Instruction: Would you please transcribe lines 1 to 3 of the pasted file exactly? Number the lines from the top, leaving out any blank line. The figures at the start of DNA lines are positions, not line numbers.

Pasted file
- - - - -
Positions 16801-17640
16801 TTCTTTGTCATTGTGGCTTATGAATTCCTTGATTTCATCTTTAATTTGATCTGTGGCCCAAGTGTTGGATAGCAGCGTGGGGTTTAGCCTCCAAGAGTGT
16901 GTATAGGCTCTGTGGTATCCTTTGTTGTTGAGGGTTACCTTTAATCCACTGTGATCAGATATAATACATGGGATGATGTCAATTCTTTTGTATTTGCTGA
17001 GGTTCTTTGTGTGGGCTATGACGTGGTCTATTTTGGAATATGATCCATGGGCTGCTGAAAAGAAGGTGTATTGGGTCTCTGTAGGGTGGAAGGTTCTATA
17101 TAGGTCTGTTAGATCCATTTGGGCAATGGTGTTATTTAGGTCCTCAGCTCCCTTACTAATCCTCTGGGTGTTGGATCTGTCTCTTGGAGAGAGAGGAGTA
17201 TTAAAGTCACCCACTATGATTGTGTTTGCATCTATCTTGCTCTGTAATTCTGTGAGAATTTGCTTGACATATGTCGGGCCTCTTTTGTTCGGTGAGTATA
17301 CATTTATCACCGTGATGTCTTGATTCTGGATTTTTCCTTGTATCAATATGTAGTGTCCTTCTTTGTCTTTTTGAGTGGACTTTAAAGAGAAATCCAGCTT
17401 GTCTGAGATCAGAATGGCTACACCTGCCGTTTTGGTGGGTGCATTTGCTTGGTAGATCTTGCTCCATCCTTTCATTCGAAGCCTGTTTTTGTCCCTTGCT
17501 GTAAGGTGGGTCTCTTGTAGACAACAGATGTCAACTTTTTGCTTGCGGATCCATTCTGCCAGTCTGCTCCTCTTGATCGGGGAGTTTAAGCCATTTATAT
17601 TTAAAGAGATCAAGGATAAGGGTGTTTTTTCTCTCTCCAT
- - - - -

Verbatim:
Positions 16801-17640
16801 TTCTTTGTCATTGTGGCTTATGAATTCCTTGATTTCATCTTTAATTTGATCTGTGGCCCAAGTGTTGGATAGCAGCGTGGGGTTTAGCCTCCAAGAGTGT
16901 GTATAGGCTCTGTGGTATCCTTTGTTGTTGAGGGTTACCTTTAATCCACTGTGATCAGATATAATACATGGGATGATGTCAATTCTTTTGTATTTGCTGA